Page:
#PrayForSyria trending worldwide after ‘US-led airstrike kills 60 civilians’
#PrayForSyria is rising quickly on Twitter after a US-led airstrike reportedly kills at least 60 civilians in the north of Syria.
Among the dead reported were 11 children in Tuesday’s attack on the village of al-Tukhar near the city of Manbij in the Aleppo governante, an alleged Islamic State stronghold.
According to the UK-based Syrian Observatory for Human Rights (SOHR), at least 56 civilians were confirmed dead and that “the massacre also resulted in the injury of tens of others.”
Amnesty International reported, “The bombing of al-Tukhar may have resulted in the largest loss of civilian life by coalition operations in Syria. There must be a prompt, independent and transparent investigation to determine what happened, who was responsible, and how to avoid further needless loss of civilian life. Anyone responsible for violations of international humanitarian law must be brought to justice and victims and their families should receive full reparation.”
The number of civilians killed by airstrikes in Syria is at 4,623 and counting, according to Airwars, an organization dedicated to “monitoring international airstrikes against so-called Islamic State (Daesh) and other groups in Iraq and Syria.”
#PrayForSyria responses on Twitter have been pouring in.
Although SOHR is cited frequently as a source for ongoing coverage in Syria, an investigation by RT found it arduous connecting with its founder, Abdel Rahman, who explained that his reluctance to meet was because people were trying to kill him.
While both the New York Times and the Guardian cited SOHR on this latest story, RT referred to the site as “a shady and unsourced media organization.”
Whatever the case, the US Command Center confirmed with both the Guardian and Al-Jazeera that “it was conducting air strikes in the area and says it needs to investigate allegations of whether civilians were injured or killed in this incident.”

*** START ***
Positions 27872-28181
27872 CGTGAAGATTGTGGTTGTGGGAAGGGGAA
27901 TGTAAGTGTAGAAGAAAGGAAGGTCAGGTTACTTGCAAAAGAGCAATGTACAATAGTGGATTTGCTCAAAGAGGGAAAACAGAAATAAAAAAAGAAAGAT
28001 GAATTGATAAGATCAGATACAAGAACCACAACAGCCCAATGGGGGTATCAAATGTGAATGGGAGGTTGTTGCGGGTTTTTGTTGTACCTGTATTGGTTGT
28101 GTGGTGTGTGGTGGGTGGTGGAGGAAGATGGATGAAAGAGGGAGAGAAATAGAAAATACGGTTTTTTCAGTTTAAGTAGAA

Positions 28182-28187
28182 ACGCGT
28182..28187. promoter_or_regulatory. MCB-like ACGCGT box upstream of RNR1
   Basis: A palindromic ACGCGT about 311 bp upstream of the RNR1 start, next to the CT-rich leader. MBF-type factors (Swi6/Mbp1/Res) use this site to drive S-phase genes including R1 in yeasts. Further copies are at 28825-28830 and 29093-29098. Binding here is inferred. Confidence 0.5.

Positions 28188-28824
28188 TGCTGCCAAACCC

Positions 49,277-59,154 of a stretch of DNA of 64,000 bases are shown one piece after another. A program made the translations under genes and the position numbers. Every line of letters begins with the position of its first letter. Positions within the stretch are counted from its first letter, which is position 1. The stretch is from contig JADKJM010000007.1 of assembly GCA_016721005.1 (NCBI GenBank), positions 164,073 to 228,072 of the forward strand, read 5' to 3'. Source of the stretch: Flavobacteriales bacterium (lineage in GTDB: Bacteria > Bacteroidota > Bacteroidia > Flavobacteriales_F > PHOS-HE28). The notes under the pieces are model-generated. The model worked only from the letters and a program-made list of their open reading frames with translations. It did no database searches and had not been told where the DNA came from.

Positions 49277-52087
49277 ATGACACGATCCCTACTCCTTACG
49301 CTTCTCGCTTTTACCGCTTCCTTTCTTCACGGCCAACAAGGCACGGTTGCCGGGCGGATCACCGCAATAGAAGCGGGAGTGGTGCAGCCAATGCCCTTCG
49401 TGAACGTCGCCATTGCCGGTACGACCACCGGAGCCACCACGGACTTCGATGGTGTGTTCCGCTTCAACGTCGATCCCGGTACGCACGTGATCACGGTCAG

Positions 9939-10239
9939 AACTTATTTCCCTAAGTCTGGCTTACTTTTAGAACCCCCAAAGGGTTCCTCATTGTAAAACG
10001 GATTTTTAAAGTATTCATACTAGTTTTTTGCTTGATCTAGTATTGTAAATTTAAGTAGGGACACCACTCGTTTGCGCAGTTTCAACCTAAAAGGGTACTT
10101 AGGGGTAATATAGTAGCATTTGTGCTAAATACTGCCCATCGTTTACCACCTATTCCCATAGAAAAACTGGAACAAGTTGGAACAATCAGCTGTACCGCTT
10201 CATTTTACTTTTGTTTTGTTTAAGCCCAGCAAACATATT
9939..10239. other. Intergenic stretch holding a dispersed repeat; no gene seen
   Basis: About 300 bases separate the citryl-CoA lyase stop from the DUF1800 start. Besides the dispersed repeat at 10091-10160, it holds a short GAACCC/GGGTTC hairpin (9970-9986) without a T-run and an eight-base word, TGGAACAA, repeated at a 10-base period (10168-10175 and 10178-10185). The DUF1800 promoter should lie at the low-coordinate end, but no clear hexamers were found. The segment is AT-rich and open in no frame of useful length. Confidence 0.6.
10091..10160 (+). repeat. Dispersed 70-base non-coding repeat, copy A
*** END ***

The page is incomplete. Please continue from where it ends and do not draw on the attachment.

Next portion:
#PrayForSyria and ISIS background
According to the Council on Foreign Relations (CFR), ISIS “traces its lineage to the aftermath of the U.S. invasion of Iraq in 2003,” which was a war based on false intelligence pretexts — mainly accusations that Iraq possessed weapons of mass destruction that have never been found.
“Though spawned by al-Qaeda’s Iraq franchise, it split with Osama bin Laden’s organization and evolved to not just employ terrorist and insurgent tactics, but the more conventional ones of an organized militia.”
Just as al-Qaeda was a shoot-off from the CIA-backed Mujahideen freedom fighters in Afghanistan to fight the Soviets during the Cold War, the creation of ISIS is a direct result to the US-led invasion of Iraq.
Through both covert and non-covert military actions, the United States and its coalition allies gave rise to both al-Qaeda and ISIS. Now that ISIS has a stronghold in Syria, airstrikes against both ISIS and the Syrian government continue to accrue massive civilian casualties.
When it comes to the “war on terror,” it is almost always the overreactions to terrorist attacks that end up causing the most casualties. Some 3,000 people were killed on 9/11. Since then, the war on terror has claimed the lives of millions in a never ending cycle of revenge and failed foreign policy.